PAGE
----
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Preview: Incheon United vs. FC Seoul

(Adriano looks bored with the football equivalent of desk warming- from FCSeoul.com)
This Sunday Incheon's Sangui Arena Park will host a free-style rap battle between mega-crews Cutting Losses (FC Seoul) and Cellar Boyz (Incheon United).  Representing the Losses will be Biggie Krush (Dejan Damjanovic) and X-cessive Wizard (Park Chu-young) versus Boyz spitters Ke Vin (Kevin) and Lil Song Slab (Song Si-woo).  Each crew will question the other's masculinity, socioeconomic status, and insinuate a lack of chastity with regards to mother/significant other.  Afterwards, if time permits, a game of soccer will be played to commemorate the event.  This is a preview of that game.  


The second iteration of the Gyeongin Derby is kicking off.  Last time these two team played, FC Seoul strolled to what has to be the easiest 3-1 win I have ever witnessed.  Seoul were in control on both ends of the pitch and absolutely deserved to walk away with all three points.  The only downside to the game was when Kim Won-sik and Park Yong-woo switched off and allowed for Incheon to score at the end of the game.  That was a damn good day out and sadly, Seoul have struggled to reach those heights since then, which I have bitched about incessantly these last 3 months.

Incheon, until recently, have been absolutely woeful.  They did not win get a win until the 12th game, but since then, have only lost once and beaten Seongnam, Suwon FC, Sangju Sangmu, and Jeju Utd along the way.  In other words, they are starting to peak and Sungui Arena Park has become a difficult place to play at, which means this is the worst time for a struggling side to travel west to the post-apocalyptic wasteland of South Korea.  What should be an easy three points could most likely be a disappointing four to six hours on a Sunday afternoon.

Because there have been so many games recently, I have been slacking with the recaps.  Rather than give full-blown write-ups with detailed analysis, instead I will provide some half-ass summaries of what has happened for Seoul recently.

Recap: FC Seoul 0-0 Ulsan Hyundai

It has been a rough patch for Seoul.  They have not won since June 15th and have looked just terrible these last four weeks.  Both Ulsan and FC Seoul are tied on points, but Seoul sit in second place because they have scored more goals.  Therefore, because this match had quite a bit of significance for each team, that meant chances would be few and far between as both sides looked to minimize mistakes.

Ulsan's strength is utilizing the skills of their wide players, Kovacec on the left and Kim Tae-hwan on the right, to go at the opposition's full back/wing-backs and either get in a good position to shoot or cross.  So when the lineups were announced, I was in disbelief that Hwang reverted to a 3-back system after playing with a 4-back one against Sangju Sangmu the prior week.  Seoul have been having problems with playing a high line and the space behind them being exploited in recent weeks as they have been ripped to shreds by teams on the counter.  Naturally, I was worried that this theme would be prevalent again.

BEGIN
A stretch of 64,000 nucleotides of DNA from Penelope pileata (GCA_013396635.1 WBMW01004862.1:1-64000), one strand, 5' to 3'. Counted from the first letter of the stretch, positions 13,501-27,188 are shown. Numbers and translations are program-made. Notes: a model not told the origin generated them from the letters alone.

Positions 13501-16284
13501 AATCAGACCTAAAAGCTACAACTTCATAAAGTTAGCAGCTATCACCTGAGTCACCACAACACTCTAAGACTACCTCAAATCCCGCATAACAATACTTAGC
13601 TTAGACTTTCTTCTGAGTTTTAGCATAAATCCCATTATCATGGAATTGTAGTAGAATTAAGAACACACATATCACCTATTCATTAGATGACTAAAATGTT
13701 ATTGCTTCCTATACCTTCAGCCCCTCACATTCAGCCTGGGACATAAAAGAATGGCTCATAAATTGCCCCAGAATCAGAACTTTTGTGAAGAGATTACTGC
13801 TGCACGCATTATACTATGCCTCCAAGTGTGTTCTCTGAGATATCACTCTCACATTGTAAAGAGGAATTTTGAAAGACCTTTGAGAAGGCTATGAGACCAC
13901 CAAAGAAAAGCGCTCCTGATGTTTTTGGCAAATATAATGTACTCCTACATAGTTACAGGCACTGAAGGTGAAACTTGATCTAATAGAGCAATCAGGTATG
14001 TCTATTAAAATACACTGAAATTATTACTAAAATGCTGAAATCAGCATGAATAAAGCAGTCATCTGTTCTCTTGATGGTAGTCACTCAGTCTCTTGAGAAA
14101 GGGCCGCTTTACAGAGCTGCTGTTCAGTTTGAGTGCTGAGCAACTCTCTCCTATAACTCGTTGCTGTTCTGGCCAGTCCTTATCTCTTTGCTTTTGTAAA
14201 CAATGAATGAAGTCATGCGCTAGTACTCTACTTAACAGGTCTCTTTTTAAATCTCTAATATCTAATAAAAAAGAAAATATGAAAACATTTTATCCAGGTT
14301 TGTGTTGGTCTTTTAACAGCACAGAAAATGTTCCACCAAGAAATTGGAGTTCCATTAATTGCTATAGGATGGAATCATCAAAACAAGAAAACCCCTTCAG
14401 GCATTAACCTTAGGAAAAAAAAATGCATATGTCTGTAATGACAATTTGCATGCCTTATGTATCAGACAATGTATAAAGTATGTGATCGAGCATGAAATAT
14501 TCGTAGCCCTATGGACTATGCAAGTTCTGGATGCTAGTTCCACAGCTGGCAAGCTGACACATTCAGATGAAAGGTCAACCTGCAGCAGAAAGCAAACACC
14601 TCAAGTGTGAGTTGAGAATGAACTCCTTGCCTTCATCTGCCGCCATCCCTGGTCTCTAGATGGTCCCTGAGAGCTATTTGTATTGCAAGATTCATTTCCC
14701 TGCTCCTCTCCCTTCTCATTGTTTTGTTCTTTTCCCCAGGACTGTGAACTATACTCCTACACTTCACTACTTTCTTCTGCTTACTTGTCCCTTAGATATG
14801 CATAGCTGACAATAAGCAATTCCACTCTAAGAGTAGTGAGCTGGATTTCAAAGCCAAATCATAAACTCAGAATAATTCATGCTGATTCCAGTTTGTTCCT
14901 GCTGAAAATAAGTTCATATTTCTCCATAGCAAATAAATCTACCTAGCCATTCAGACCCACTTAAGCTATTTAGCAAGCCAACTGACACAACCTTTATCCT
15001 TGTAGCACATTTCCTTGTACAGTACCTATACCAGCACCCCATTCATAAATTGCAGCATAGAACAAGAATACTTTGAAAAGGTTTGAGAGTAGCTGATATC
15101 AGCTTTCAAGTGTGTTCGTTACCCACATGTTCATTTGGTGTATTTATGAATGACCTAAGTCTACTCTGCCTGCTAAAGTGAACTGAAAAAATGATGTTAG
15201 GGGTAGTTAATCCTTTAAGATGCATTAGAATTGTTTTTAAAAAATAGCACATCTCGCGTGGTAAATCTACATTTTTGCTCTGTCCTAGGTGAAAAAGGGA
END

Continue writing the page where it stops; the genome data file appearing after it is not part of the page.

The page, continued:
In the first half Seoul were absolutely woeful as they only created one or two half-chances while being dominated by Ulsan in the first 25 minutes.  Kovacec was a bit quiet as Seoul did well to keep an eye on him, but Kim Tae-hwan ran riot down the right side against Ko Kwang-min and Osmar.  I really felt like Seoul were living on the knife's edge and ready to concede at any moment as the team could not win a second ball after clearing the first.  It was obviously a dull half because the camera kept panning into the stands and showing us images of Adriano chilling such as the one below.

The second half began and Hwang Sun-hong removed Takahagi and brought on Kim Chi-woo.  I had ripped him previously for switching out Kim Chi-woo and bringing on Sim Sang-min against Sangju since it cost the team the game as they were poor throughout the second half and Sim conceded a late penalty.  With this substitution, I began to wonder if Hwang had lost the plot and was in over his head, but it actually helped improve Seoul.  Ko Kwang-min switched to the right flank and Kim Tae-hwan had a quiet second half.  Outside of a marking mix-up between him and Osmar, Kim Chi-woo played well and was involved in Seoul's best effort of the day.  Seoul were quite lucky not to concede at the end as Kovacec's header went straight to Yu Sang-hun as the defense failed to pick up his late run into the box.  This has been an ongoing problem that the defense has yet to fix.  The game finished 0-0, but I was happy that Seoul were able to keep a clean sheet and not lose.  These are two things they can build on.